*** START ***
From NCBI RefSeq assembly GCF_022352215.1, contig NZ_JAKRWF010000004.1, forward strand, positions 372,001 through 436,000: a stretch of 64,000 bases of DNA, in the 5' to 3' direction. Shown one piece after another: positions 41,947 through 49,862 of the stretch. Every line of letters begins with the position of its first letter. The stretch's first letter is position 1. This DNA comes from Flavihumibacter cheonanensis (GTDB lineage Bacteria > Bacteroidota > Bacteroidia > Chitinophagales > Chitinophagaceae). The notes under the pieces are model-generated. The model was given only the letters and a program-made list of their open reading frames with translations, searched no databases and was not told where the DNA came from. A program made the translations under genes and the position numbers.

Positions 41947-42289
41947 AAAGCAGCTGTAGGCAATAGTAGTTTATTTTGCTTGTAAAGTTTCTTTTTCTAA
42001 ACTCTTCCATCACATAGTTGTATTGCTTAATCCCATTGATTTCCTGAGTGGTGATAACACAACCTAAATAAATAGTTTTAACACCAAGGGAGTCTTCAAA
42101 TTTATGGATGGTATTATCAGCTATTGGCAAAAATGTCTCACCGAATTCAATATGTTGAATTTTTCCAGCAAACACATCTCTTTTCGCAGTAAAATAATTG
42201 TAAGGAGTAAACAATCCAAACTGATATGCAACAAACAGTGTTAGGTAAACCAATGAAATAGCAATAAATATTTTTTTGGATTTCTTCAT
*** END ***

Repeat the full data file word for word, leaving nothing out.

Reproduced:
From NCBI RefSeq assembly GCF_022352215.1, contig NZ_JAKRWF010000004.1, forward strand, positions 372,001 through 436,000: a stretch of 64,000 bases of DNA, in the 5' to 3' direction. Shown one piece after another: positions 41,947 through 49,862 of the stretch. Every line of letters begins with the position of its first letter. The stretch's first letter is position 1. This DNA comes from Flavihumibacter cheonanensis (GTDB lineage Bacteria > Bacteroidota > Bacteroidia > Chitinophagales > Chitinophagaceae). The notes under the pieces are model-generated. The model was given only the letters and a program-made list of their open reading frames with translations, searched no databases and was not told where the DNA came from. A program made the translations under genes and the position numbers.

Positions 41947-42289
41947 AAAGCAGCTGTAGGCAATAGTAGTTTATTTTGCTTGTAAAGTTTCTTTTTCTAA
42001 ACTCTTCCATCACATAGTTGTATTGCTTAATCCCATTGATTTCCTGAGTGGTGATAACACAACCTAAATAAATAGTTTTAACACCAAGGGAGTCTTCAAA
42101 TTTATGGATGGTATTATCAGCTATTGGCAAAAATGTCTCACCGAATTCAATATGTTGAATTTTTCCAGCAAACACATCTCTTTTCGCAGTAAAATAATTG
42201 TAAGGAGTAAACAATCCAAACTGATATGCAACAAACAGTGTTAGGTAAACCAATGAAATAGCAATAAATATTTTTTTGGATTTCTTCAT